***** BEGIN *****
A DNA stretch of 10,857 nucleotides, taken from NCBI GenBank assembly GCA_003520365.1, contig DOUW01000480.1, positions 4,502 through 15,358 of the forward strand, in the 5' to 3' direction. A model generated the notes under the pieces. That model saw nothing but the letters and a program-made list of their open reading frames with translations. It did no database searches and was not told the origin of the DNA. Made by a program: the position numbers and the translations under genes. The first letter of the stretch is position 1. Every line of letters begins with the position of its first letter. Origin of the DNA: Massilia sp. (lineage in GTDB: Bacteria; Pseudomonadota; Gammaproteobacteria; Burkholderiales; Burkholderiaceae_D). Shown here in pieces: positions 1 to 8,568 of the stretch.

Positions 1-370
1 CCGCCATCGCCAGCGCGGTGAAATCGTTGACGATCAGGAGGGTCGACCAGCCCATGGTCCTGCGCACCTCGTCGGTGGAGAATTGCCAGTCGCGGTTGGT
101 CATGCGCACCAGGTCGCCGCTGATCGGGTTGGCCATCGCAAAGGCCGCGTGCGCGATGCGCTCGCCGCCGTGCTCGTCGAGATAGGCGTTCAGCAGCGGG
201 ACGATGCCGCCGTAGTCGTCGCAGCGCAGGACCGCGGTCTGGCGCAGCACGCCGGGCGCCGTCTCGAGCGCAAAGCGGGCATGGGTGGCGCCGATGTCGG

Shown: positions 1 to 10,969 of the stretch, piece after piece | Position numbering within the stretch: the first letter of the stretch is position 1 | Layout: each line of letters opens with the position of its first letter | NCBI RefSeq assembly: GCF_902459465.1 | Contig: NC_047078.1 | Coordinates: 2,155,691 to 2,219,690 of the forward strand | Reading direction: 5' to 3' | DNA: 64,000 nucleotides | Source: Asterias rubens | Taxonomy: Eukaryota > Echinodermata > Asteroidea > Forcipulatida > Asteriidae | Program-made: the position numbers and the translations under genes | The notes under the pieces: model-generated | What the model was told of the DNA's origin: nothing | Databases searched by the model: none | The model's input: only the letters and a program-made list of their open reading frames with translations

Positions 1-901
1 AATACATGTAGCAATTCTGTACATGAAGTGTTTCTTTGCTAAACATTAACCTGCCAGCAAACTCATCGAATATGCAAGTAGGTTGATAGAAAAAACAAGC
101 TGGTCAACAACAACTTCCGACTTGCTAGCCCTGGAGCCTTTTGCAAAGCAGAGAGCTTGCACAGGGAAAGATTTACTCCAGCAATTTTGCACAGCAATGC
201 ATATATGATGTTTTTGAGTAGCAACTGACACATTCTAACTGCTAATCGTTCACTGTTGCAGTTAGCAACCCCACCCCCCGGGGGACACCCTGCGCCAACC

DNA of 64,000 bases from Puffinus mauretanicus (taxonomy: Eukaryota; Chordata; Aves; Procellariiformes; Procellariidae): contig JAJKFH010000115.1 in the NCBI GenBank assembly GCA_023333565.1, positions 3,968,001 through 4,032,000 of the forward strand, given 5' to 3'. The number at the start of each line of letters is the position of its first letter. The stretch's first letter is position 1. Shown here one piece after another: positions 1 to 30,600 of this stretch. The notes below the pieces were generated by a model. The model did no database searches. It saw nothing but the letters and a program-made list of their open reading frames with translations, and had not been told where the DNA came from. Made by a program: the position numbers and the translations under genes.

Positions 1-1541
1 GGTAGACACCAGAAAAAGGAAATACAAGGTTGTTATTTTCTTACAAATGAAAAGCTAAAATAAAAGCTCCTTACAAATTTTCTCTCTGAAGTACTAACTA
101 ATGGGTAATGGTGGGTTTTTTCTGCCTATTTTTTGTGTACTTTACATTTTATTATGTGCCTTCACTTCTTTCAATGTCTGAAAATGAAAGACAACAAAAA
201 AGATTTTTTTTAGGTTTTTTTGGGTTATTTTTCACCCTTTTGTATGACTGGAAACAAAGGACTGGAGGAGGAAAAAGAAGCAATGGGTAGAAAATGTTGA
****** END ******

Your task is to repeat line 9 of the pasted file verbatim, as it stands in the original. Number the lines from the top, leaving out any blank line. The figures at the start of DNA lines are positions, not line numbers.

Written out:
101 TGGTCAACAACAACTTCCGACTTGCTAGCCCTGGAGCCTTTTGCAAAGCAGAGAGCTTGCACAGGGAAAGATTTACTCCAGCAATTTTGCACAGCAATGC